Foods typically consumed on a raw food diet include fresh and dried fruit and berries, vegetables, dark green leafy vegetables, seaweeds, superfoods, nuts, seeds, herbs, spices and sometimes sprouted legumes, sprouted beans or sprouted grains (see my detailed list of raw foods).
Animal products such as meats, fish, dairy, eggs and the like are typically not consumed on a raw food diet because they are usually cooked or pasteurized. Plus, overwhelming evidence indicates that these foods may contribute to the development of disease in the body. Therefore, most raw foodists are also vegetarians (who don't eat meat) or vegans (who don't eat or use any animal products at all).
Because raw foodists are quite health conscious, they also tend to choose foods without chemicals, pesticides, herbicides, fungicides, additives, preservatives, artificial colorings or flavorings, high fructose corn syrup, conventional salt, MSG or other harmful ingredients.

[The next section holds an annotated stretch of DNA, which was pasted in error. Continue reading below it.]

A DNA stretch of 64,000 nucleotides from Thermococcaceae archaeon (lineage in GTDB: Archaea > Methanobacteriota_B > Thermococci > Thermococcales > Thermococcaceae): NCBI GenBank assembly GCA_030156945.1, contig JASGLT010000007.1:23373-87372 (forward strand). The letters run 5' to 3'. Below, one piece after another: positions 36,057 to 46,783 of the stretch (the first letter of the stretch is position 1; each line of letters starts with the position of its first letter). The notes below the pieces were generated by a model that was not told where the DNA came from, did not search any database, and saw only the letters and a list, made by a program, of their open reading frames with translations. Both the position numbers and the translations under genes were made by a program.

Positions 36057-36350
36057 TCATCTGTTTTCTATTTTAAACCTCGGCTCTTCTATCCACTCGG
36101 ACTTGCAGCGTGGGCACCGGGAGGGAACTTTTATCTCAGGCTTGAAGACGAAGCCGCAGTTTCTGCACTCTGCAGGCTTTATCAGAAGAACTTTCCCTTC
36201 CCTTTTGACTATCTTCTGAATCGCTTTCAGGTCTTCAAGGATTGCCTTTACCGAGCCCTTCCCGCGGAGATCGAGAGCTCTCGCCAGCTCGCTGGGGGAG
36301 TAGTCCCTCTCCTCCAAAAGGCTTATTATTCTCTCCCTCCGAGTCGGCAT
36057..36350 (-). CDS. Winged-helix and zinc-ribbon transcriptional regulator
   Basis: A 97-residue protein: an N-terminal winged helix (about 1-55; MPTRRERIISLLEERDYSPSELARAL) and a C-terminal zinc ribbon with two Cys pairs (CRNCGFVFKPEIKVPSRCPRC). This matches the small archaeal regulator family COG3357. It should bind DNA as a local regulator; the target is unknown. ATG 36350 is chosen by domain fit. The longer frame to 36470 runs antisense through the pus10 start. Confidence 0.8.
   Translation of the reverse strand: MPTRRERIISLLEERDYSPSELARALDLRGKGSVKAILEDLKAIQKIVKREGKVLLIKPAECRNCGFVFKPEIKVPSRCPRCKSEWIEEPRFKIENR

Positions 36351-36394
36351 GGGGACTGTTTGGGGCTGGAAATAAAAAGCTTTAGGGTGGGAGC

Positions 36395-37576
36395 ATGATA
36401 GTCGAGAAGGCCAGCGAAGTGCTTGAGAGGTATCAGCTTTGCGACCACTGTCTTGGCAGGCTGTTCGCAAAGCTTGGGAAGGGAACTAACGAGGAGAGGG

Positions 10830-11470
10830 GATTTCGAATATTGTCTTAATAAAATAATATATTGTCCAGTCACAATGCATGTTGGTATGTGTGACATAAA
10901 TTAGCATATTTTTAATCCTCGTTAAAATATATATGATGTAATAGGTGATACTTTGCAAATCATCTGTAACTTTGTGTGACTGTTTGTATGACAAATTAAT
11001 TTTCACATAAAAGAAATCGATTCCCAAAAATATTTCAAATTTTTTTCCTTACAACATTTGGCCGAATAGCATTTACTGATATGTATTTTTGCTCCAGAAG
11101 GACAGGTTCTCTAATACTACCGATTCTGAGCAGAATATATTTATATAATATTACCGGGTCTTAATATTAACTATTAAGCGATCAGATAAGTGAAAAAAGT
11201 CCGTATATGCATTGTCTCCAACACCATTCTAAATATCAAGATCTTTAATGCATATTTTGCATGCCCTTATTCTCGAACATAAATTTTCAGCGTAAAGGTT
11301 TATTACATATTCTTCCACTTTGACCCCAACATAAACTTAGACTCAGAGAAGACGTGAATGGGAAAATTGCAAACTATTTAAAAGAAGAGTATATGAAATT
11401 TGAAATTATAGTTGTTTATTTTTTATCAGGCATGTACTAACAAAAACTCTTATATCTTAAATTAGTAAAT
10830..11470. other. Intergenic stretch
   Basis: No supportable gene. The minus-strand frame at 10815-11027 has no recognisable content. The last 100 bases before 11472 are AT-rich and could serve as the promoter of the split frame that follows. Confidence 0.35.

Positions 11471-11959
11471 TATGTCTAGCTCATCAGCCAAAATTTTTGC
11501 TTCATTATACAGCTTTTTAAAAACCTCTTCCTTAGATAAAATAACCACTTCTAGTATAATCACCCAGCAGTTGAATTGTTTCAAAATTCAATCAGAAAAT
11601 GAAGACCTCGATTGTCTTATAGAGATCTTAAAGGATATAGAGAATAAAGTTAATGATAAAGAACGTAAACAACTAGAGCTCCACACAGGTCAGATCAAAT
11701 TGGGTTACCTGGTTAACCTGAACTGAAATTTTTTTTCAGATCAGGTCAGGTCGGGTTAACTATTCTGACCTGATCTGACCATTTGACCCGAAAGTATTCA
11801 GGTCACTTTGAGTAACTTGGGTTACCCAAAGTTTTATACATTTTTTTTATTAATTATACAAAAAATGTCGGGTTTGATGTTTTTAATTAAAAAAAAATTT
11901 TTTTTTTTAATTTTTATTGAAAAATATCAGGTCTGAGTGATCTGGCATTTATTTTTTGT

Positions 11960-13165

In the most ideal circumstances, raw foods would be organic, non-GMO, locally grown, freshly harvested, picked ripe, washed with non-toxic products, prepared with minimal processing, properly combined with other foods for best digestion, and eaten as soon as possible after preparing to make the best use of their live enzymes and nutrients. Of course, not everyone has access to these ideal circumstances, so raw foodists just make the best choices they can wherever they live.
Raw foods can be eaten fresh just as they are, or cut up, blended, processed in a food processor, dehydrated, juiced, sprouted, soaked or fermented. Simple kitchen gadgets such as a “spiralizer” can even turn raw vegetables such as zucchini into perfect strands of “spaghetti.”